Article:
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Profile: Maggie Smith

First Published 25 November 2014, Last Updated 28 November 2014

As the BFI prepares for its film season this December dedicated to celebrating the colossal talent that is Dame Maggie Smith, we take a look at the Olivier Award winner’s career on stage.

There are few people who can pull off name dropping Sir Laurence Olivier, but Dame Maggie Smith takes a place in that small, elite category who absolutely can. Collecting her Olivier Award in 2010, presented to the theatrical Dame to celebrate her incredible career on the stage, the actor told a room full of esteemed colleagues: “I’ve been nominated a few times and the fact that I never won until now I always thought was Larry’s revenge.”

It was a rare glimpse into Smith’s warmth and that dry wit so often seen on screen. While she is a household name – not least for her show-stopping performance as the gloriously cutting Dowager Countess of Grantham – the star rarely gives interviews and, undoubtedly adding to the pure sense of unpretentious class Smith oozes, belongs to a prestigious group of Britain’s most talented actors who have never courted fame.

Of course, with roles in everything from the world-conquering Harry Potter franchise and arguably television’s most popular period drama ever, Downton Abbey, fame can barely be avoided for Smith. With recent stage appearances few and far between, however, fans of her extensive screen credits may be surprised to know that it was in fact on the stage that her career began. Playwright and Smith’s regular collaborator over the years Peter Shaffer put it perfectly when he said: “’She is a very good film actor, but she is essentially and wondrously a stage actor.”

Born Margaret Nathalie Smith in Ilford in 1934, she moved with her parents and twin brothers to Oxford when she was five-years-old. It was there that, after leaving school at 16, she made her acting debut at the Oxford Playhouse in 1952 under the direction of Frank Shelley. Still just a teenager, she took on the role of Viola in Twelfth Night, going on to appear in productions as varied as Cinderella to The Magistrate as part of the company. It was not long before Broadway and the West End called for the young performer and Smith’s star quickly rose.

In 1958 she earned the first of many BAFTA nominations to come for her breakthrough role in Seth Holt’s crime thriller Nowhere To Go. In 1962 her first major theatre award win came in the form of an Evening Standard Award for her role in Shaffer’s plays The Private Ear and The Public Eye.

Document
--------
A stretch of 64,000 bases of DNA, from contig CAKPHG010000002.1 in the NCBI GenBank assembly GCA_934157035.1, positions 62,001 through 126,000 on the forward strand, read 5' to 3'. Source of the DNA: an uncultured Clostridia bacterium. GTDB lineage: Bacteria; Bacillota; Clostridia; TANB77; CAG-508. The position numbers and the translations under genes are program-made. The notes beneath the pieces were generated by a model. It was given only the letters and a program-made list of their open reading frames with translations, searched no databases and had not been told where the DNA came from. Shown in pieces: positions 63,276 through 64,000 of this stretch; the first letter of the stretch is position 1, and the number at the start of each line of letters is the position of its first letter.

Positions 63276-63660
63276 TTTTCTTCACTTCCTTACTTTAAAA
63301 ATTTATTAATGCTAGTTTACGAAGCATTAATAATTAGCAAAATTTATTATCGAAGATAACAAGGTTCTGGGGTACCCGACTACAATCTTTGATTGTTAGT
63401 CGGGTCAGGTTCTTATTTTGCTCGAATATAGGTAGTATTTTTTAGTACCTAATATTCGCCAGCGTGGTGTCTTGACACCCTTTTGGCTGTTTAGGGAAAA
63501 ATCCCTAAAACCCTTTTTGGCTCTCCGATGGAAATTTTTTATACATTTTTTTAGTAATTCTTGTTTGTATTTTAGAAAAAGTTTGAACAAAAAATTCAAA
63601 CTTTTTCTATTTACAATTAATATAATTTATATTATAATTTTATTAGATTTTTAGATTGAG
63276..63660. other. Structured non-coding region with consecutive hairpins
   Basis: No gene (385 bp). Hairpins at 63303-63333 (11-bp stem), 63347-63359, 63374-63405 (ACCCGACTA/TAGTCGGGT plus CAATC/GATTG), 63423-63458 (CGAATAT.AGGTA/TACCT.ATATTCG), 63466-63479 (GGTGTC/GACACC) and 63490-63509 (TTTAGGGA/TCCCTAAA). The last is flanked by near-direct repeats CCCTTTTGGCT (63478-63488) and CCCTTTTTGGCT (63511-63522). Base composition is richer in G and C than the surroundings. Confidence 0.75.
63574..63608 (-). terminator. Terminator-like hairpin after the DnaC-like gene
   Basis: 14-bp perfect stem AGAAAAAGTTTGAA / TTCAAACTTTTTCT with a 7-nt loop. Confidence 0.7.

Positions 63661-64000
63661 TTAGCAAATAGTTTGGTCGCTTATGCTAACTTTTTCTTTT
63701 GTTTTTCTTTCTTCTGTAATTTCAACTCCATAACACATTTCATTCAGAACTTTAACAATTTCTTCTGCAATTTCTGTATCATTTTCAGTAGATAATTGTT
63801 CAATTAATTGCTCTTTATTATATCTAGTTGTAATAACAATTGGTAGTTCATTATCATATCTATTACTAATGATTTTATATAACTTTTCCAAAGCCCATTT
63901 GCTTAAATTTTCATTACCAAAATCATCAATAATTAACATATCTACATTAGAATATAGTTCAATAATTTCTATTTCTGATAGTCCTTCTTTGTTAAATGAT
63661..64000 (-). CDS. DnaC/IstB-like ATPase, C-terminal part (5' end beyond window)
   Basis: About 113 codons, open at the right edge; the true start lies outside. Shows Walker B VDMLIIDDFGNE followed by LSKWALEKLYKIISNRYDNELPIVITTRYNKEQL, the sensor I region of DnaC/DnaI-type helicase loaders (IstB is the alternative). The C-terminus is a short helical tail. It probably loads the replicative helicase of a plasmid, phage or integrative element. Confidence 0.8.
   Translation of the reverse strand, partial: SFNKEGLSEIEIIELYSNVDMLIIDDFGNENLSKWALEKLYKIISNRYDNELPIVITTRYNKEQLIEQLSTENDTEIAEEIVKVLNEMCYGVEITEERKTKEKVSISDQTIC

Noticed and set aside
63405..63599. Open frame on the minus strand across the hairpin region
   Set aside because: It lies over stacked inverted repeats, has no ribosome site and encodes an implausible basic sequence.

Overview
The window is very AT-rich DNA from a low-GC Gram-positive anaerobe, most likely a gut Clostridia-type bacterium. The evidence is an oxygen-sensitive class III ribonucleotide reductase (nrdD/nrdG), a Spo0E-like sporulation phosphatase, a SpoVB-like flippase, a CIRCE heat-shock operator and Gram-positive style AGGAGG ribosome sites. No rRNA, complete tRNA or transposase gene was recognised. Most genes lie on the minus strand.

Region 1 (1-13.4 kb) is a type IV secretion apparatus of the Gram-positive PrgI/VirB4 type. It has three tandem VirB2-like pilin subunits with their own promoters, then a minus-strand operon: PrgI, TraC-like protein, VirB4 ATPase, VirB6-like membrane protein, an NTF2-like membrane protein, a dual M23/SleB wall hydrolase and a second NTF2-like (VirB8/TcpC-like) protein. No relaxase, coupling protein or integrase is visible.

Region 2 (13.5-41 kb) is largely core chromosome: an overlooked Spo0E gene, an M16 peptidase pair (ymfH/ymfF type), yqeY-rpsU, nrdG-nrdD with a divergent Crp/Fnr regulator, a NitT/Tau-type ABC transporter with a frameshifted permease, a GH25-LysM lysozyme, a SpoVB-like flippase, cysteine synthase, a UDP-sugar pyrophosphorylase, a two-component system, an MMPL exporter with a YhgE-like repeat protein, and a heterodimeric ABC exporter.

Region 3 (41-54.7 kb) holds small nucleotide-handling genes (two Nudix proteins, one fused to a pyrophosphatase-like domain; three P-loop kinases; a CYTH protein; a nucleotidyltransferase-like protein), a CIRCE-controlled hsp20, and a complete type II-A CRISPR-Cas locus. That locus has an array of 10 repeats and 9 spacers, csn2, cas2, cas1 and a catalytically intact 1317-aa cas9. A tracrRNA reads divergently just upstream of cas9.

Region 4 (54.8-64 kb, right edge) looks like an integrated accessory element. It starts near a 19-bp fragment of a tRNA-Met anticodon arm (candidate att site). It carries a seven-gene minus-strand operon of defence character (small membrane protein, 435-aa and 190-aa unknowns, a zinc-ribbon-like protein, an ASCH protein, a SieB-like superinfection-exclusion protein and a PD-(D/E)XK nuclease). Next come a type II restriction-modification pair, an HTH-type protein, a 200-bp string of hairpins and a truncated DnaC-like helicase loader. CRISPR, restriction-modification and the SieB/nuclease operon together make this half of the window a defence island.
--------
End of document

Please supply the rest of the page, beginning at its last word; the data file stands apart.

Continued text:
Already hugely successful, the actor joined Olivier’s legendary National Theatre in 1963 alongside a line-up of esteemed fellow actors. This included fellow Olivier Award winner Derek Jacobi who later paid Smith the ultimate compliment, saying of her rare talent: “Being on stage with someone like Maggie Smith, who thinks at the speed of lightning . . . that’s a lesson in itself. Unless you keep up, you are lost.”

Her time with the company saw her play one of Shakespeare’s most iconic female roles, Desdemona, opposite Olivier himself (pictured) as Othello. This is just one of the stage performances that will be shown as part of December’s BFI season; a rare opportunity to watch the pair together.

While film roles in everything from Suddenly Last Summer to Tea With Mussolini, Ladies In Lavender to A Room With A View, screen appearances may now dominate her credits, but Smith’s stage appearances are steadily dotted throughout and the list of theatrical royalty she has worked with over the decades is astounding.

From appearing opposite her late husband Robert Stephens in Much Ado About Nothing to playing one of the most famous roles of all, Hedda Gabler, in Ingmar Bergman’s production for the National Theatre and starring with Margaret Tyzack in Lettice And Lovage, it’s a CV that reads like a who’s who of theatre to rival that of even her frequent co-star Judi Dench (pictured above together in 2002’s The Breath Of Life).

Last seen on the stage in Anthony Page 2007’s production of Edward Albee’s The Lady From Dubuque at the Theatre Royal Haymarket, she wowed with a characteristically matter of fact, dry witted performance as the estranged mother in the piece.

Writing about the Smith’s inimitable stage presence for the BFI’s season introduction, theatre critic and biographer Michael Coveney said: “What surprised everyone, perhaps, was the vulnerability she discovered increasingly in comedy, turning on an emotional sixpence. Her Hedda Gabler at the National, or lead role in The Lonely Passion Of Judith Hearne on film, become as bleak and riveting as any great tragic performance. Smith has no rival as an exponent of armour-clad technique and poignant mystery.”

So, two Oscars, seven Baftas, nine Evening Standard Awards, three Golden Globes, a Tony Award and an Olivier Award to her name to date – and that’s just for starters – it is with bated breath that we wait to see whether Smith will grace the London stage again. Until then, you’ll find us gorging on the BFI’s incredible offering of films that prove her to be one of the greatest actors of our time.

 “I wanted to be a serious actress, but of course that didn’t really happen,” Smith once said. In every sense, we beg to differ.

Official London Theatre is an official partner of the BFI Maggie Smith season. Find full listings here.


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